Monday, January 23, 2017


While it's a bit uneven, silly and confusing at times (where the hell did the Bat-Blimp come from?), and doesn't flow as well as I would have liked, there are some really good ideas in this sequel to Zero Year - Secret City, which is Scott Snyder's take on the introduction of Batman to Gotham City. There's a nifty little Dark Knight Rises-style idea of Batman struggling to save a slightly dystopian Gotham taken over by The Riddler, all while in a soiled t-shirt, army pants, and cowl, riding a beat-up dirtbike.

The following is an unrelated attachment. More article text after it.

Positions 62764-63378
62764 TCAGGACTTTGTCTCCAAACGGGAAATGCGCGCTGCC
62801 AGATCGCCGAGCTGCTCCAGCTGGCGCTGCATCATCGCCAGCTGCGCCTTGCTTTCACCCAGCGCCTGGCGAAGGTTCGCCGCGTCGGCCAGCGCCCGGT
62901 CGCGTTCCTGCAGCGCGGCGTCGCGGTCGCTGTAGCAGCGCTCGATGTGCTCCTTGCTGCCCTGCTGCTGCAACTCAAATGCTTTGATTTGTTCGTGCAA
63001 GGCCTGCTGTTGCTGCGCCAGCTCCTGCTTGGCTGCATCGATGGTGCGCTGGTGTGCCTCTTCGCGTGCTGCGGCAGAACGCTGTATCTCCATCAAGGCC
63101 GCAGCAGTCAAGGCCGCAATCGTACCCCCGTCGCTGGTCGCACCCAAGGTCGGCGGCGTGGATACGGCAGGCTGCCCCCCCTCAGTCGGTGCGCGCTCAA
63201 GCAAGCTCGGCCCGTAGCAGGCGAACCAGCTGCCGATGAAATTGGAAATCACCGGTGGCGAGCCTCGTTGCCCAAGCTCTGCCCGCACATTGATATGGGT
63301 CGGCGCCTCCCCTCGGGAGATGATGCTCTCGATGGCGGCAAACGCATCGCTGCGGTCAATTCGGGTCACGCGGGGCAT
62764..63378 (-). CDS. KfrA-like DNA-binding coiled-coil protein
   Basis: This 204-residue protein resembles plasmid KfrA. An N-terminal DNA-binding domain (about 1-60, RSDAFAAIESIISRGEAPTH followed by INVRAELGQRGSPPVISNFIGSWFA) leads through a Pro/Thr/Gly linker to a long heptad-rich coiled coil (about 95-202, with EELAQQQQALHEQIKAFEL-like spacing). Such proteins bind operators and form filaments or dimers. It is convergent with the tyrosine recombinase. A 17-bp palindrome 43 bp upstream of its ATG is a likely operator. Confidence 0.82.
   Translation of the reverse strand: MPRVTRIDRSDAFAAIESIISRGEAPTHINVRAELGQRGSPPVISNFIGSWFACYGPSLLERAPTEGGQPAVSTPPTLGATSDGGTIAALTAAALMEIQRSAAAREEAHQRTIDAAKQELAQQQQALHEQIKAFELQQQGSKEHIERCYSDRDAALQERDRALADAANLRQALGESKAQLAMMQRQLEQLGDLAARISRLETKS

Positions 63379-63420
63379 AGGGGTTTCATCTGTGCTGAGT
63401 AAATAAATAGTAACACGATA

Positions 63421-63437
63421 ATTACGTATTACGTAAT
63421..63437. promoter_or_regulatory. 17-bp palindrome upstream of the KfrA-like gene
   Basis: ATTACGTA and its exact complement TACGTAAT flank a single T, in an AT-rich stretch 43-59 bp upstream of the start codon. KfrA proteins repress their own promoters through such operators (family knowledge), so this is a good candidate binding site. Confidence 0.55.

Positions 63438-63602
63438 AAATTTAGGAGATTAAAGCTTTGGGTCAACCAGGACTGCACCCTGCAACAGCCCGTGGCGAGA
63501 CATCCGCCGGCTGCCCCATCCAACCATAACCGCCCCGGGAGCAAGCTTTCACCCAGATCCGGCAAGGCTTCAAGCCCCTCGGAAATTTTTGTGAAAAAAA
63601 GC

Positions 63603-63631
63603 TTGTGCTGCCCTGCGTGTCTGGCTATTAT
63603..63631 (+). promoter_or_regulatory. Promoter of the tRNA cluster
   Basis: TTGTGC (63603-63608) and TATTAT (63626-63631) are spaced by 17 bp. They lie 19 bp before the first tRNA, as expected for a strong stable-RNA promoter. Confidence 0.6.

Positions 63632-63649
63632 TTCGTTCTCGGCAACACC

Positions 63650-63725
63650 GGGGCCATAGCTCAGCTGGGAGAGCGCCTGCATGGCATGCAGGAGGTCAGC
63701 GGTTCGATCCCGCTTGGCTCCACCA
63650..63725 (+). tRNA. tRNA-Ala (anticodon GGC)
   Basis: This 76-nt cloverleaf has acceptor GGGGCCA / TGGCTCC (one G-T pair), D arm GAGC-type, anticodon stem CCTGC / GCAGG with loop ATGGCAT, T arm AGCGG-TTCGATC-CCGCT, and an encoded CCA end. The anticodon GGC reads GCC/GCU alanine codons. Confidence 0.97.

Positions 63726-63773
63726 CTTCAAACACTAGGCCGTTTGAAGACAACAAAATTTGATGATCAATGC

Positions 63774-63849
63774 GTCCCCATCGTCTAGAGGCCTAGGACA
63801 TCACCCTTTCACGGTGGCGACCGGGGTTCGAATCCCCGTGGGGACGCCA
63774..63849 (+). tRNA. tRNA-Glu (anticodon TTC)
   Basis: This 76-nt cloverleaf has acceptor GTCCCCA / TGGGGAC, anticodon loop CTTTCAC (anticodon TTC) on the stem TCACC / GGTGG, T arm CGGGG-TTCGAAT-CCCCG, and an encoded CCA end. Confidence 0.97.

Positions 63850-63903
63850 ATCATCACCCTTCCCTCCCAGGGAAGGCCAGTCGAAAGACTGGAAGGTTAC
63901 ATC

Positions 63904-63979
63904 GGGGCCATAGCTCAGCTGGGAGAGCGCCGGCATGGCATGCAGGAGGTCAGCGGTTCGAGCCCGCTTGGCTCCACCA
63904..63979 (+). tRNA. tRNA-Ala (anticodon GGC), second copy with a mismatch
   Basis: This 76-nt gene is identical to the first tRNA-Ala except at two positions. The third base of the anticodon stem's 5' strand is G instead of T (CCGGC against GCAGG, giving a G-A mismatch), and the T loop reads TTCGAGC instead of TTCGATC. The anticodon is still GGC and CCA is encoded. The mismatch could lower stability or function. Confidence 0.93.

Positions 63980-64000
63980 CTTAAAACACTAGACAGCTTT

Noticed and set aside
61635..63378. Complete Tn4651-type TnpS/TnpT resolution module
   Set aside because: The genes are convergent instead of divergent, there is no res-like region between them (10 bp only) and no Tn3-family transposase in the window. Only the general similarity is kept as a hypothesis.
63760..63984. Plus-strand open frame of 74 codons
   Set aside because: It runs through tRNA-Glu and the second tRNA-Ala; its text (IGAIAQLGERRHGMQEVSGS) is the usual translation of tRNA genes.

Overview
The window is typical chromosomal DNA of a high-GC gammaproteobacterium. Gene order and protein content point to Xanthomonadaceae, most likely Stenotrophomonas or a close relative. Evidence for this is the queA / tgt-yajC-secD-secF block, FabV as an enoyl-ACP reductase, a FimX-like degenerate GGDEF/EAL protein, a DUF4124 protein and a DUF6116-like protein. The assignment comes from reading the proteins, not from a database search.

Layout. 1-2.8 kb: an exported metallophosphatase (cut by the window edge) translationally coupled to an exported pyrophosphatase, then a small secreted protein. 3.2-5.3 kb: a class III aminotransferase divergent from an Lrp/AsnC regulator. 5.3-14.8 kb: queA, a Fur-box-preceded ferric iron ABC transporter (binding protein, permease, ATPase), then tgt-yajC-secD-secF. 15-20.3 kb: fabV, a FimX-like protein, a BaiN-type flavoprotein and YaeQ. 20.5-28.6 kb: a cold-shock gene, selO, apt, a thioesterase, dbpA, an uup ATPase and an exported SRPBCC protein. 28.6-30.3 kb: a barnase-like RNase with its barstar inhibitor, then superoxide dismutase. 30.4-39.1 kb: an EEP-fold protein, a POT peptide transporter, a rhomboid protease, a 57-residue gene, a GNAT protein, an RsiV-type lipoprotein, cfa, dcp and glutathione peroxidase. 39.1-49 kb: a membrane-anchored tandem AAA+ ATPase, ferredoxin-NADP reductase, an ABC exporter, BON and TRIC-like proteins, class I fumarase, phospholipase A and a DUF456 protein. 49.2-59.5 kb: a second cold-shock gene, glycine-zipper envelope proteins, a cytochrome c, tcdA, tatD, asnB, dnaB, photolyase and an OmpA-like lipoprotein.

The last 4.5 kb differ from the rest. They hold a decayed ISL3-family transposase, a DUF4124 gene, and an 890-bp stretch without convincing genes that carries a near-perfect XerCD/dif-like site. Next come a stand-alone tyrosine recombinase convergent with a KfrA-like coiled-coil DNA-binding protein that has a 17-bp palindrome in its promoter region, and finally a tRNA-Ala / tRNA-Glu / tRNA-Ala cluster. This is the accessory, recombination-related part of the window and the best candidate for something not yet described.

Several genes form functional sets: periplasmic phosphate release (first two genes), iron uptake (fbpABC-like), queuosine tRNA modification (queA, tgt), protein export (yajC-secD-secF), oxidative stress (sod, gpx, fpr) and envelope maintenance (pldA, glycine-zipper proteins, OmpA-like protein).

While James Gordon was barely in the previous book, he has much more of a presence here, and Snyder has a great new take on his character, that might feel controversial to some. Not only is there a hint that Gordon's past as a cop might not be as straight and narrow and idealistic as you might think, there's also the idea that he and Bruce Wayne have a history dating back to the deaths of Bruce's parents, with Bruce growing up blaming him along with the other bent cops in the city for the violence that lead to his parent's deaths. It not only provides a past that Gordon has to overcome, but also a grudge that Bruce has to overcome as well. In Zero Year, Bruce is a cocky, angry 25-year-old who, throughout the two books, has to learn to put aside the anger, learn that the only way to really save the city is with the help of others, and become a true symbol of hope that Gotham needs.


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